Regions of normal and focal tracer uptake were identified in the prostate and normal uptake in muscle tissue, and 30% threshold VOIs were drawn in the last frame of the dynamic series, i.e., images over 50–60 min. This threshold was found to provide acceptable delineation for all tumor foci, and if bladder expansion caused significant movement of the prostate, the VOIs were reregistered in each frame. The tissue time-activity data were weighted by frame length and fit using a 2-tissue model to estimate four compartmental rate parameters and blood volume fraction (V B). For the kinetic modeling and batch analyses, a combination of PMOD Kinetic Modeling Tool version 3.6 (PMOD Technologies Ltd.) and in-house developed software was used.
Selected prostate regions were confirmed histologically as tumor and healthy tissue, and the corresponding perfusion-related parameter K 1 and tracer influx parameter for each, defined as
were correlated with respective 60-min SUV and Patlak analysis collectively for all tissue groups. Additionally, K i was correlated with SUV and Patlak within each tissue group separately.
The excised prostate glands were fixed in 4% buffered formalin before undergoing gross dissection. The formalin-fixed prostate specimens were cut into slices of approximately 4 mm thickness, with each slice undergoing tissue processing in its own cassette. After tissue processing, the prostatic tissue was embedded in paraffin in large blocks (megablocks) and sectioned at 3 μm thickness. The sections were mounted on large slides and were stained with hematoxylin and eosin (H&E) before undergoing microscopic evaluation. The tumor tissue was delineated on each slide and assigned modified Gleason grades and an overall Gleason score —this is illustrated in Fig. 3 for a tumor with Gleason score 4 + 3.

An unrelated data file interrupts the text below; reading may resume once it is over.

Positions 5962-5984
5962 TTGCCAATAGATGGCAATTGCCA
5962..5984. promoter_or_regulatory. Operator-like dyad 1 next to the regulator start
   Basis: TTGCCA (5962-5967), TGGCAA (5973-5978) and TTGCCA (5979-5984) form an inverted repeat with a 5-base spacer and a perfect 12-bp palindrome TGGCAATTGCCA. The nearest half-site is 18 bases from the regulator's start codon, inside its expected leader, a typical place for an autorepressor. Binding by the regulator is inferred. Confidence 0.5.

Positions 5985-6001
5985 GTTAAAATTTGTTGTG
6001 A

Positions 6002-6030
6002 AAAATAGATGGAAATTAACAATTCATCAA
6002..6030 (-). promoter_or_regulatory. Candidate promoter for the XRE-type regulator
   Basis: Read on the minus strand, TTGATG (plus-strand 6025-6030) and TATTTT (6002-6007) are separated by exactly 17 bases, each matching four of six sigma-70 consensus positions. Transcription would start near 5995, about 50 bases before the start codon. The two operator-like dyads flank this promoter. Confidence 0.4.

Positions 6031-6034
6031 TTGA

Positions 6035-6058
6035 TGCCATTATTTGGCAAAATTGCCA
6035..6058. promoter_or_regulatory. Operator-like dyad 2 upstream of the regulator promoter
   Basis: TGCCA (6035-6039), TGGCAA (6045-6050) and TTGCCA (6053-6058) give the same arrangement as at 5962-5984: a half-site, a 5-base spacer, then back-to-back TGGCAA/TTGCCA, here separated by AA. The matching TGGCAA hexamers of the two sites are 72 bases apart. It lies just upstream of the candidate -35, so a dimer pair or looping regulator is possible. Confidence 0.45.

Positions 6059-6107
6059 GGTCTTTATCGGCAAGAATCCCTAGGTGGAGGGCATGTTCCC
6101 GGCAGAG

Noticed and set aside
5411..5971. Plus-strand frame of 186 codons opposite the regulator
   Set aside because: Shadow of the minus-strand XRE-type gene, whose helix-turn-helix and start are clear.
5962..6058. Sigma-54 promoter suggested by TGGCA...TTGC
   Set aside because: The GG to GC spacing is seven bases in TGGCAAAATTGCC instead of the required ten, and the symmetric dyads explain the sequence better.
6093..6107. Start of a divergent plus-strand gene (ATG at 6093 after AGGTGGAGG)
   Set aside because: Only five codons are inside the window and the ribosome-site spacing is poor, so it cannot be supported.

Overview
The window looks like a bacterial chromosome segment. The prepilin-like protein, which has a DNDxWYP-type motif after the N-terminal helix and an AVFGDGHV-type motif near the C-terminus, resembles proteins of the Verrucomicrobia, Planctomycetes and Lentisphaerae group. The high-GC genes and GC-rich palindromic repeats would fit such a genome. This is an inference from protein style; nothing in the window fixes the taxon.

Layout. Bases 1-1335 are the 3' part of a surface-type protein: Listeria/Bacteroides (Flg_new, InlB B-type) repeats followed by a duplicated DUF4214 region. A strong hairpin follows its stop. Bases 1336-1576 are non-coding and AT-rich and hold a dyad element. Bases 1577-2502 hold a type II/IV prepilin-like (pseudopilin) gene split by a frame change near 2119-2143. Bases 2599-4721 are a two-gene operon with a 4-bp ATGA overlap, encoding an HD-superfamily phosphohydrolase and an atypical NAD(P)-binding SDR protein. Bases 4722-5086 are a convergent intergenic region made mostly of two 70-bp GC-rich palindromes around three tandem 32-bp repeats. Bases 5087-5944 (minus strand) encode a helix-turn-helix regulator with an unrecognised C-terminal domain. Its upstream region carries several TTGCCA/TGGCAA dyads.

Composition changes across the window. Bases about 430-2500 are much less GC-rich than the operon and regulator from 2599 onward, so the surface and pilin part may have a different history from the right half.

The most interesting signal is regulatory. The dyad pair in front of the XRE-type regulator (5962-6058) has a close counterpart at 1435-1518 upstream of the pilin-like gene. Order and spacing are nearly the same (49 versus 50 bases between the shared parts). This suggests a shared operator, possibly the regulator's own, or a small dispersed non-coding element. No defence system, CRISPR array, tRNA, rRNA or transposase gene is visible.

The diagnosis of prostatic adenocarcinoma in each case was made by application of well-known microscopic criteria . Prostatic adenocarcinoma can have a variety of microscopic patterns, and these patterns also contribute to the grade of the tumor. In general, prostatic adenocarcinoma tends to consist of malignant acini which are smaller than the adjacent benign acini, and which tend to infiltrate between these benign acini. The malignant acini may also have irregular or elongated contours and may fuse into cribriform structures or solid sheets of cells, among other patterns.
In addition to the routine clinical work-up, the pathologist was asked to follow a sector-based reporting scheme, consistent with the radiologist PI-RADS report. Tumor regions, with their associated Gleason score, were manually delineated within the anatomical map, facilitating the direct coregistration between regions of interest in PET and histopathology; this approach was similar to that used in previous works [40, 43, 44].
Focal 18F-choline uptake was identified in eight prostates, which were confirmed tumors by histology with 3 having Gleason score 3 + 4 (though one of these was from patient 9, without blood sampling, and was omitted from the analyses), 1 with 3 + 5, and 4 with 4 + 3. These and regions of healthy prostate tissue in eight patients were delineated with threshold VOIs. Tumors were not visualized in two patients by PET—histology reports showed the volumes of the largest tumors were less than 0.05 cm3 in both cases. Hence, the uptake trends of the tumors in these patients were not analyzed. For comparison to non-prostatic tissue, muscle activity curves were also measured for all patients.
Overall patterns in tissue uptake were identified. 18F-choline activity curves were relatively high in prostatic tumors, and all curves in tumor tissue either plateaued around 5 min or showed slightly increasing uptake throughout the scan. Uptake also peaked early in healthy prostate tissue, but the curves generally plateaued early or showed slight decrease throughout the scan. This trend was observed in all nine prostates, except for one, which showed only slightly increasing activity. For all measured prostate regions, 18F-choline was rapidly transported from the vascular to intracellular space and metabolized—the majority of the tissue uptake occurred within the first 3 min. Extraction to muscle was also quick, but, in all cases, the tissue activity curves increased continuously throughout the scan. Muscle uptake was much lower than tumor and healthy prostate. All time-activity curves included in the analyses are shown in Fig. 4.